A top Navy official last month said the service is reexamining the current carrier strike group readiness generation model because it may no longer fit today’s realities.
“We recognize that we have to take a good hard look at it. We started that look last July and Admirals Grady and Aquilino, the two fleet commanders in the Atlantic and Pacific, owe CNO an answer on that here in the coming months,” Vice Chief of Naval operations Adm. Robert Burke said Oct. 25.
“We understand why the carriers are in the situation they are. And OFRP was designed – the O in OFRP stands for optimized but it was optimized in 2012, around some different objectives,” Burke said at a Military Reporters and Editors conference.
The Optimized Fleet Response Plan (OFRP), first instituted in 2014, aims to maximize ship employability for combatant commanders as well as increasing readiness and preserving maintenance and training.
OFRP for aircraft carriers has a 36-month cycle that have six to seven months of maintenance work, six months of basic and integrated training, a primary deployment of seven months, and then a sustainment phase lasting up to 14.5 months where the ship could deploy a second time if needed.
However, the shipyards that maintain carriers have been busy with submarine and carrier repair work so maintenance availabilities get expanded, pushing several ships out of the OFRP.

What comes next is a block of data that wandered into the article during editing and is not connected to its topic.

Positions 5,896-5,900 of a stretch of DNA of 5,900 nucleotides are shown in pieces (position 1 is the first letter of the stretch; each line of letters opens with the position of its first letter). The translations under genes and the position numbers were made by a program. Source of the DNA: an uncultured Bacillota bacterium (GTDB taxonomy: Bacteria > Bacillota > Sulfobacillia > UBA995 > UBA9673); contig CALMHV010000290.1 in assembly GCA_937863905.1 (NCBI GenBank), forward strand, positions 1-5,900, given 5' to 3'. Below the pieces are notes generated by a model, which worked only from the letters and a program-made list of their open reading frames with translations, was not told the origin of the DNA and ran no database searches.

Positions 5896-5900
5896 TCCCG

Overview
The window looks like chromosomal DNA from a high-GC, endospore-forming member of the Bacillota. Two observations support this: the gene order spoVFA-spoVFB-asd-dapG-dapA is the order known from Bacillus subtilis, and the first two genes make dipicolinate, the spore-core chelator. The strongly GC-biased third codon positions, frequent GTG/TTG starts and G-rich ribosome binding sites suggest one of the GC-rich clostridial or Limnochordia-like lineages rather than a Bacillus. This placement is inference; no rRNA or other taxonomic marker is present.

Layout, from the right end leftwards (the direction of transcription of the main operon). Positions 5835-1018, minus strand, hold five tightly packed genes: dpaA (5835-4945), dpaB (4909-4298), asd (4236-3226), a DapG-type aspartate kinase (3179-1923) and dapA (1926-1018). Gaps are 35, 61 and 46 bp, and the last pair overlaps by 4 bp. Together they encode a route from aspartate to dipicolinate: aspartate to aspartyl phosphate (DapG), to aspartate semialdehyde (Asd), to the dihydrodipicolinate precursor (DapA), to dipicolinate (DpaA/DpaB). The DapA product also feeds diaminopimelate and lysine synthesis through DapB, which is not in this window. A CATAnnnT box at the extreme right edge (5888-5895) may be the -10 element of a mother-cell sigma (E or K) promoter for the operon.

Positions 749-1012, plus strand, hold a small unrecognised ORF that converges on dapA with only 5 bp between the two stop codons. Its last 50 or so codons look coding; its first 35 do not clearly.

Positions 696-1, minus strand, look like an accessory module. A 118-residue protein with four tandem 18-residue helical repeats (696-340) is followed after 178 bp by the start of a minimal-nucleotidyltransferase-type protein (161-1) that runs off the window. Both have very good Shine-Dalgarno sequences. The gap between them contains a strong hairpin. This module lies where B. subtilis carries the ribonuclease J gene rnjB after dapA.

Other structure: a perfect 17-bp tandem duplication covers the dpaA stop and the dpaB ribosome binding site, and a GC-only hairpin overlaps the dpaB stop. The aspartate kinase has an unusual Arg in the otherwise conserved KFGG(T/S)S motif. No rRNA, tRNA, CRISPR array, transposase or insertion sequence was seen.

Four carriers are currently out of the OFRP cycle. The USS Gerald R. Ford (CVN-78) finished its post-shakedown availability but will still go through shock trials and a maintenance/certification period for first in class ships before its initial deployment. The USS George H.W. Bush (CVN-77) is undergoing a maintenance availability that is taking 28 rather than 10.5 months due to yard capacity.
Moreover, the USS John C. Stennis (CVN-74) and George Washington (CVN-73) are going into their mid-life refueling and complex overhaul periods.
Currently, only two carriers are deployed: the USS Ronald Reagan (CVN-76), which is forward deployed to Japan, and the Abraham Lincoln (CVN-72), which is being extended past its planned seven months. Lincoln would likely otherwise be replaced by the Harry S. Truman (CVN-75), but that carrier is undergoing repairs due to “very unique problems” with electrical systems, Burke said.
Burke added Truman is on a path to recovery and “she’ll be up and operating soon. I don’t have the exact date or timeline for it but it’s weeks not months.”
Burke said having six carriers in various state of repair or maintenance is an example of “how these cascading effects over the last eight to 10 years of using up that surge readiness and not keeping up with the maintenance and it all sort of piled up, so it’s where we are.”
Burke said the Navy is “very open to making changes to that readiness plan and we’ve taken it down to the fundamental assumptions and principles of it and what do we have to do differently to look at it.”
He said the Navy is talking about the OFRP with the rest of the Joint Staff and the Secretary of Defense.
“They all understand how we got here, but they’re working with us to do it better going forward. And part of that is you can’t use up that wartime capacity for things short of war and wish you had it when you need it later. So we’re going to have to do a little bit of an appetite suppressant on how many carriers we’re able to provide,” Burke said.
He acknowledged carriers are in high demand and no combatant commander would not say they do not need one or more carriers.
“But how do we improve the availability? Part of it will be these maintenance actions, the overhauls that we’re doing and the processes in getting more efficient there. And then, if we can come up with a different operating model to generate that readiness more efficiently, we’ll definitely be looking at that hard.”